We've all had a laugh at the questionably shaped carrot or the kumara with knobbly bits or growths on it. Now, a supermarket is rebranding the ugly bits of fruit no one wants and offering them at a discounted rate.



In an attempt to cut food waste, Countdown has launched The Odd Bunch. It takes the "ugly" produce that may not have typically made it to supermarket shelves because of imperfections, and lumps it together in identifiable packaging.

Produce that looks a little unusual still tastes great and is just as nutritious as regular produce. Photo / Supplied
Produce that looks a little unusual still tastes great and is just as nutritious as regular produce. Photo / Supplied

The first produce to join The Odd Bunch will be hail-damaged stone fruit and carrots, with more fruit and vegetables appearing on shelves in the next few months.

The Odd Bunch will also be available online when it is stocked in-store.

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Countdown's general manager merchandise, Chris Fisher, said the campaign was about reducing food waste, supporting growers by taking more of their crop, and helping to make healthy food more affordable.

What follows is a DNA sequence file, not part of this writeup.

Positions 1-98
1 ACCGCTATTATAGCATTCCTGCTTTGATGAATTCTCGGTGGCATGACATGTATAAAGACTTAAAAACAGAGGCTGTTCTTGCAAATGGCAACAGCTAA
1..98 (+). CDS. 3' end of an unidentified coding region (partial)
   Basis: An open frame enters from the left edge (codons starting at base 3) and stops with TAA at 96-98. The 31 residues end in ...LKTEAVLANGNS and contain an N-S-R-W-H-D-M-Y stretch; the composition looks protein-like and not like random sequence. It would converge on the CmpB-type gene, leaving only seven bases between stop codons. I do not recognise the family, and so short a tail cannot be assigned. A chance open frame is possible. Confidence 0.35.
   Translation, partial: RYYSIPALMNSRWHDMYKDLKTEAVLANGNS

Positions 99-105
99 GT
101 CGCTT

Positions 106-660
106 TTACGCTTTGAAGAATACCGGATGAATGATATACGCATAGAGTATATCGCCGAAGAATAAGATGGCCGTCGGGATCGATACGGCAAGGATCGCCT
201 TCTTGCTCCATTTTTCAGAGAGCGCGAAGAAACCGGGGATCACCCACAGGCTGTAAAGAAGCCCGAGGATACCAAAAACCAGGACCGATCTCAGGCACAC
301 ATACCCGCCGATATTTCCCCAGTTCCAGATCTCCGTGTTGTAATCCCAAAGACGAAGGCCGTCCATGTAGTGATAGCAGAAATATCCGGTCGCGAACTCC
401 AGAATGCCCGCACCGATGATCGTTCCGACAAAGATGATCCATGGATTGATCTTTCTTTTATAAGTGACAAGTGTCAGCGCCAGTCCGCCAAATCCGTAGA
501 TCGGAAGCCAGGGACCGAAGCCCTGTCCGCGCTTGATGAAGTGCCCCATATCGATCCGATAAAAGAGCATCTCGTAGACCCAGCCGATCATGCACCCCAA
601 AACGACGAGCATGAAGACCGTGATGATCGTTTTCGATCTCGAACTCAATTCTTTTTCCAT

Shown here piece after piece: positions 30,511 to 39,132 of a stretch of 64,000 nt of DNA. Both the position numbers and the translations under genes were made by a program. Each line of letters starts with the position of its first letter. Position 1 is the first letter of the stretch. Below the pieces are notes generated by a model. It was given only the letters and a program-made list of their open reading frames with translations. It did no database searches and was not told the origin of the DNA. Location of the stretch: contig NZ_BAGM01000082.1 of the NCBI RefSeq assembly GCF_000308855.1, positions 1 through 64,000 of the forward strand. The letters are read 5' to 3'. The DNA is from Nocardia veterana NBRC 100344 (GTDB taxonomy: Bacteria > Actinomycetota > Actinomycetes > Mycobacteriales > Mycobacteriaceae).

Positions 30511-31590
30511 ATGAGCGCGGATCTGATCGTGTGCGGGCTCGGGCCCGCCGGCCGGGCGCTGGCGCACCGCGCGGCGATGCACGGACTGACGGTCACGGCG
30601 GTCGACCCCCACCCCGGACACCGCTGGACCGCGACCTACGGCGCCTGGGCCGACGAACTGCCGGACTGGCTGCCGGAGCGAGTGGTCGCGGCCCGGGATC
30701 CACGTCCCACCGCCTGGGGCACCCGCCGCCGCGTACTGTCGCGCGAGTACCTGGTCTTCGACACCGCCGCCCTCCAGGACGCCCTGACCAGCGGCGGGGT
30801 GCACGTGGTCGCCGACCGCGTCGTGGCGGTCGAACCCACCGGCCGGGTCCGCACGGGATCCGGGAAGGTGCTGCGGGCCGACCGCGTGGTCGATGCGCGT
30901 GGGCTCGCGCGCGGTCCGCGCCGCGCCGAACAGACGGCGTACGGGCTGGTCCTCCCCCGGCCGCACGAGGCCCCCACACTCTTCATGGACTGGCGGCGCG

"There are any number of reasons why produce might look a little unusual, from growing at an odd angle to being affected by the weather. It still tastes great and is just as nutritious as regular produce.

"We think many shoppers will forgive a little ugliness to help combat food waste and save."

The first produce to join The Odd Bunch will be hail-damaged stone fruit and carrots. Photo / Supplied
The first produce to join The Odd Bunch will be hail-damaged stone fruit and carrots. Photo / Supplied

Jenny Marshall, spokeswoman for Love Food Hate Waste, said there was more than 120,000 tonnes of food going into landfills across New Zealand every year.


"Imperfect fruit and veges can still be delicious."

Kevin Wilcox, managing director of fruit and vege grower A S Wilcox and Sons is supplying onions, carrots and potatoes for The Odd Bunch. "As a grower we take pride in supplying premium quality vegetables, however, it's frustrating to witness a portion of our produce going to waste simply on account of shape or other cosmetic defect that has no bearing on the taste or nutritional value of the vegetable."

The Odd Bunch is packaged in polyethylene, a single resin recyclable plastic that can be recycled in selected stores as part of Countdown's soft plastics recycling programme.

Prices will vary depending on seasonal price fluctuations and stock availability.